On October 25, the National Security Industrial Base working group held a meeting on the implications of the federal debt and deficit on the national security industrial base, with Alice Rivlin (the first director of the Congressional Budget Office; former director of the White House’s Office of Management and Budget; and former vice chair of the Board of Governors at the Federal Reserve System) opening the discussion with a presentation on her own work and the ongoing efforts of several experts and bipartisan leaders panels.
The concerns are real that—as Admiral Mullen has argued, as well as Secretary Gates—the federal fiscal plight has become serious enough to have direct national security implications. As such even defense hawks arguably need to think hard about whether it is possible to place some curbs on defense spending as part of a broader effort at fiscal discipline.
While the U.S. has long had deficit issues, the combination of the most recent recession and various recovery mechanisms of the last two years has driven up U.S. debt from about 40 percent of GDP to 60 percent, with the current set of conditions and policies potentially leading us to figures of 80 to 100 percent over the coming decade absent remedial action. The key is that long-term demographic shifts (especially in aging of population combined with high medical costs) are combining to make the debt grow faster than GDP. While a number of nations have experienced both short- and long-term crises from such a scenario of debt (which often culminates with a fast-moving currency crisis), we have never seen a major power go through this situation before.
Various goals for the effort at fiscal discipline are possible and likely to be turned to as answers, either as part of a planned long-term transition or in the feared event of responding only after a crisis. One is to cap debt at roughly 60 percent of GDP and ensure that it does not exceed that figure thereafter (barring another major crisis such as a war). These figures may in fact be less important than establishing a process to force action, and keep long-term focus on debt reduction.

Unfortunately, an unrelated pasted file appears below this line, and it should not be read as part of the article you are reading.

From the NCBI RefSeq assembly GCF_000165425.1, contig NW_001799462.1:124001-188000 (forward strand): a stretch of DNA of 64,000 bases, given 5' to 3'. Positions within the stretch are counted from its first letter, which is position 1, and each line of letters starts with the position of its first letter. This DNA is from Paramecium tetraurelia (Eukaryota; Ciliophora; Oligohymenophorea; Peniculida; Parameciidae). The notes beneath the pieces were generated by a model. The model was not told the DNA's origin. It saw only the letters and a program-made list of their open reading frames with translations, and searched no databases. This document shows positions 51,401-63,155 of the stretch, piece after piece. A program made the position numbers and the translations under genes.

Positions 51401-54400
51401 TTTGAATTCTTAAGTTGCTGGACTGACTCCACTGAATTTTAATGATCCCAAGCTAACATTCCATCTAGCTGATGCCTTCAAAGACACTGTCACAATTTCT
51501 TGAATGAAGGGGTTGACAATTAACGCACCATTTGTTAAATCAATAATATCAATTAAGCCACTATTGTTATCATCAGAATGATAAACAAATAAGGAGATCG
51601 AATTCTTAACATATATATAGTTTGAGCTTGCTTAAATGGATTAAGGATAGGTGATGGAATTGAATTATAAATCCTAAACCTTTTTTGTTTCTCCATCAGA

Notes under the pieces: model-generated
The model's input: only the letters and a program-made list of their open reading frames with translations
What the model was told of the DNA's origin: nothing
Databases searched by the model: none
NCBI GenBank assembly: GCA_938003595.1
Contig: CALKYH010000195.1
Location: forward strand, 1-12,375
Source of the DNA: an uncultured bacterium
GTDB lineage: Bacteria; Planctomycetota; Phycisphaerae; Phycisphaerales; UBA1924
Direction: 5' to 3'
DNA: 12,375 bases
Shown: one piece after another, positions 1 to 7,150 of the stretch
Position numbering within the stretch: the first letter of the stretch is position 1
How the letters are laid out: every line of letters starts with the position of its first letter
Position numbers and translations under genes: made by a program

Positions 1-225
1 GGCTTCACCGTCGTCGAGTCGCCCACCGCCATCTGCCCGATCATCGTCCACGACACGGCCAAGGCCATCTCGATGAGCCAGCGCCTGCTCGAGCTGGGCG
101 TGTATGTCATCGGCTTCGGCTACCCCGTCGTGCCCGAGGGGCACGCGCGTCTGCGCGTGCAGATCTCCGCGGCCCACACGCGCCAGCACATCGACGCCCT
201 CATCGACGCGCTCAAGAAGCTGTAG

In looking for answers, it is clear that demographic change combined with federal entitlements—especially in the retirement and healthcare systems— and an inefficient tax system are the main drivers of this long-term fiscal challenge. But defense and domestic discretionary accounts are all sizeable parts of the budget, too, and as such would likely all have to be part of any realistic solution to the current predicament. The main lesson learned from other nations’ experiences, and most likely political compromise, is to “spread the pain” across a number of areas. What is clear is that some of the policy solutions of past eras, like pay as you go or "PAYGO," won't work when entitlements are the main challenge—or at least, such measures won't be adequate.
One can debate what level of defense spending reduction would be appropriate as DoD's "fair share" of the deficit reduction effort and this debate should also be couched within a larger debate over the nation’s strategic goals. However, since it is between 1/5 and 1/6 of total federal spending, it follows that DoD's contribution to the approach might be expected to be an ask of $50 billion or so in savings in the annual budget, relative to what would otherwise likely occur. This is one notional estimate that came out of the discussion, though of course it is possible to argue for smaller or larger cutbacks. A key question is how to weigh in any presumed savings from reducing wartime costs in the coming years.
It may be unlikely Congress could act to impose such measures as those suggested above, absent a major crisis such as a fleeing of foreign investment from the United States—a possibility that cannot be dismissed, and that can happen very fast once it begins. But the risks of being so beholden to foreign lenders are serious enough that the nation arguably should not be content to continue its current path, which it is generally agreed is unsustainable and incredibly risky not just to the broader economy, but to the long-term future of the industrial base. Given these trends, and especially the dangerous dependency upon other nations like China and other states buying American bonds, those interested in national security should be concerned about not only the raw size of the deficit, but also about the nation's deep vulnerability now to the decisions made in both the U.S. and in foreign capitals.